Monday, June 12, 2006

More 'Found' Images

One of the treasures every family has is the stack of old photos in a drawer in the livingroom/bedroom/where ever. Our photo pile is exceptionally large, as my Mom was the only child of her generation from her dad's side of the family. As a result, the typical splitting up of photo albums and framed stuff never happened, and two (maybe three) generations of collected photos went directly to her. Over the last few months, I have been slowly scanning in stacks of this family history, which is the main reason I went to the expense of a new scanner, capable of slides, and a new external 320 gig hard drive. Between family stuff, old book illustrations, my artwork, and family pictures of my wife and kids, there are now 2486 images on my Flickr site. This has barely scratched the surface. (If you are not a member of Flickr, you can find my stuff by searching for "Jerub Baal" from the main page.)

One of the neat little finds was a box of images from the New York World's Fair of 1964. These are official slides that were sold as souvenirs. I am thinking of passing them on to one of those digital research repositories on the web. For now, here are a couple of the most beautiful shots. If anyone is a legitimate historian of New York City, or World's Fairs, or the 1960's culture or the like feel free to contact me for additional information.

Electric Power and Light pavilion

the Fountain of the Planets at dusk

the Unisphere and courts

the Eastman Kodak pavilion by night

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Sunday, June 11, 2006

Another Scanning Project

Another vintage photo resource I have recently aquired is a small (4X7 inches) photo-book La Cathedrale de Strasbourg, Editions "Tel". It looks to have been printed somewhere between the 'teens and the 'thirties. The book contains shots of some of the portal figures of prophets and virtues that I have never seen photos of anywhere before.

There are also some excellent shots of the Wise and Foolish Virgins, which I have seen some photos of elsewhere.

One image related to the Virgins which I had never seen (which is odd, considering it's central part in the parable) is the Bridegroom.

And though I had seen shots of these statues,

I don't think I had ever seen the left hand (male) figure described as 'the Tempter.'

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Friday, June 09, 2006

I have been having a lot of fun with Flickr, our new camera (a Kodak EasyShare C533) and my new scanner (an Epson Perfection 4990 Pro).

The latest project has been to photograph and download illustrations from some old books I got my hands on recently.

The following are from "Gems of Art" which apears to be an annual of 'the Magazine of Art.' Judging from the dates of attribute for the engravings, and a bio of a recently deceased (at that time) artist, I would place the date of publication somewhere in mid 1891.

Here are some samples from the over 375 illustrations.

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Monday, June 05, 2006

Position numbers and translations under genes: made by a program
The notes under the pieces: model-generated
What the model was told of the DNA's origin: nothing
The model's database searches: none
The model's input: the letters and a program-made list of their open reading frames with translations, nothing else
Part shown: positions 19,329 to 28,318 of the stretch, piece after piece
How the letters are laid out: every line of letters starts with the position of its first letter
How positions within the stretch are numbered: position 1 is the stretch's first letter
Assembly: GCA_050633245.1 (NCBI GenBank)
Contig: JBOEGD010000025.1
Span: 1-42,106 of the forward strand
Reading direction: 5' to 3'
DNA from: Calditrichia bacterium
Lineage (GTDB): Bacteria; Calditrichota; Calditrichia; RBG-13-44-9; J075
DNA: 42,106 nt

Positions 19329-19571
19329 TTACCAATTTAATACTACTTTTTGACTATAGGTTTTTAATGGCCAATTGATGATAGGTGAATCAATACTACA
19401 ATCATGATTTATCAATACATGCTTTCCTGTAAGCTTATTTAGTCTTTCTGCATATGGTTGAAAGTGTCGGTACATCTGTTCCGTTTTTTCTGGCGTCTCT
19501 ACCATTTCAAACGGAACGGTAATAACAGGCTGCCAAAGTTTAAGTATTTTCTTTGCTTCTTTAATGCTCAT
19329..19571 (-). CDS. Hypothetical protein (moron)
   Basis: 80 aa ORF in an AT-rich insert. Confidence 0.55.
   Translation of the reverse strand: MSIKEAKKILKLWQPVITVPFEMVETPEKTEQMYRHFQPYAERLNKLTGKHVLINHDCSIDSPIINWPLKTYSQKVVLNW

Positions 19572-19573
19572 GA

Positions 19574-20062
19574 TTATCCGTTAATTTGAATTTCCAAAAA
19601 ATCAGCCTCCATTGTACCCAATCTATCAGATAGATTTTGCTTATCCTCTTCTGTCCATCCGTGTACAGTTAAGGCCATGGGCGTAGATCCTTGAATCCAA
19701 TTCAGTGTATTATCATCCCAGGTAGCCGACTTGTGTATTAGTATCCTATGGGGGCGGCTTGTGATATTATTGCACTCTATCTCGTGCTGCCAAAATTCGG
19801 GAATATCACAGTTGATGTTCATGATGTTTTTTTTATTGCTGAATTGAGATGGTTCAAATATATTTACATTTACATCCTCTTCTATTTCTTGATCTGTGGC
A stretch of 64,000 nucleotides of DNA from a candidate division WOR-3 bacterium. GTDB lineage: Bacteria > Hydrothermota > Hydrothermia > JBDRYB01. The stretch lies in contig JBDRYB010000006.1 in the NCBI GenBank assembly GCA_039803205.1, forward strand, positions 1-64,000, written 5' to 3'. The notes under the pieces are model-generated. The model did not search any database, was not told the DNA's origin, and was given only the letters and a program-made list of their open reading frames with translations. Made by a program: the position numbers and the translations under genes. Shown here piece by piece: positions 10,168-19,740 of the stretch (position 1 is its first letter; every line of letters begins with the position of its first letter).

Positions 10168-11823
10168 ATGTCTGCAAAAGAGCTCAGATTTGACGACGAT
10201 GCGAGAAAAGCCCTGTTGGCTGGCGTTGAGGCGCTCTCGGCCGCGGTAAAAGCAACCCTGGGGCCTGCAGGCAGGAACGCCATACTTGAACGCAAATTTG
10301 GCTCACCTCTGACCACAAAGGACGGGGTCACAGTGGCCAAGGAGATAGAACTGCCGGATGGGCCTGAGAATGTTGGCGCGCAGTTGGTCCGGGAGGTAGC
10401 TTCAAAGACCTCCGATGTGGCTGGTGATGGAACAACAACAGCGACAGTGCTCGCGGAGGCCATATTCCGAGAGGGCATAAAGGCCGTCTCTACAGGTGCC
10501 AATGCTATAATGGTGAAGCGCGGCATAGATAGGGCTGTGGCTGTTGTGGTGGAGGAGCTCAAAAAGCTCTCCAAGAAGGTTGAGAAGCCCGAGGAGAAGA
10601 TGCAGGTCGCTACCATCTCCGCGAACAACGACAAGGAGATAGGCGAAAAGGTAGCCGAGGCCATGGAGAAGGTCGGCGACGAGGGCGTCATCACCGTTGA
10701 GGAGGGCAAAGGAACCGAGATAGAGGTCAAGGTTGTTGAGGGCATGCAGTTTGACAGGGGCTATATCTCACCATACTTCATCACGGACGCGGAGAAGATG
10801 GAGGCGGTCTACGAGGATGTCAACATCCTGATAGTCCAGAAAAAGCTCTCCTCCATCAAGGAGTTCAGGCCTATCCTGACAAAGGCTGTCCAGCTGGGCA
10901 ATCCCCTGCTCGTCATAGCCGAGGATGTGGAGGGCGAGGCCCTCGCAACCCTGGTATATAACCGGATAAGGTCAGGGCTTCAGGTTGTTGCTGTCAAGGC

Those who do not learn history are forced to repeat it.

"In these troubled times, when political and economic misunderstandings are erecting barriers between nations, as effectively preventing the interpenetration of ideas as if war had closed the frontiers, it is more than ever important that nations should think of each other in terms of some enduring aspect of the spirit which remains constant and free from the transitory confusion of current problems."

Thus begins the foreword of the exhibit catalog for "German Art From the Fifteenth to the Twentieth Century, an Exhibition of Paintings, Water Colors and Drawings Held Under the auspices of the Oberlaender Trust (and) the Carl Schurz Memorial Foundation, 1936-1937." which I recently aquired. Though I haven't found definitive information, I strongly suspect that at least one of the works in that show had been aquired by one of the participating German museums through a forced "Jew auction" (where the Nazis forced Jewish citizens to sell off their art and antiques at bargain prices).

I would love to find out that this exhibit was 'lilly white and pure' but given the history of that time, I have my doubts.

Even with the growing evidence of Nazi excesses, ill treatment of the Jews, agression and violation of treaties, inflammitory rhetoric from Hitler, the exodus of Jewish people and intellectuals, and the Nazi envolvement in '36 and '37 in the Spanish Civil War, there was still a great portion of the West that wanted only to "think of each other in terms of some enduring aspect of the spirit."

The result of that wilful blindness was over fifty million dead across Europe and the Pacific.

Will my grandchildren look back at some of the things written now about the need to 'understand and cross cultural barriers' and wonder how we could ignore the religious facism of Radical Islam?

Yes, Germany in 1936 had a long and glorious art history which had contributed greatly to the culture of the world. That art did not save the millions who died as a result of Hitler's madness.

Yes, Islam and muslims have done many beautiful and meaningful things in the arts, in mathematics, and many other areas. Dwelling on such things will not defend us from a Nuclear Iran or from 'home grown' Wahhabist terrorists.

I hope that there will be grandchildren to look back and wonder at how foolish we were.

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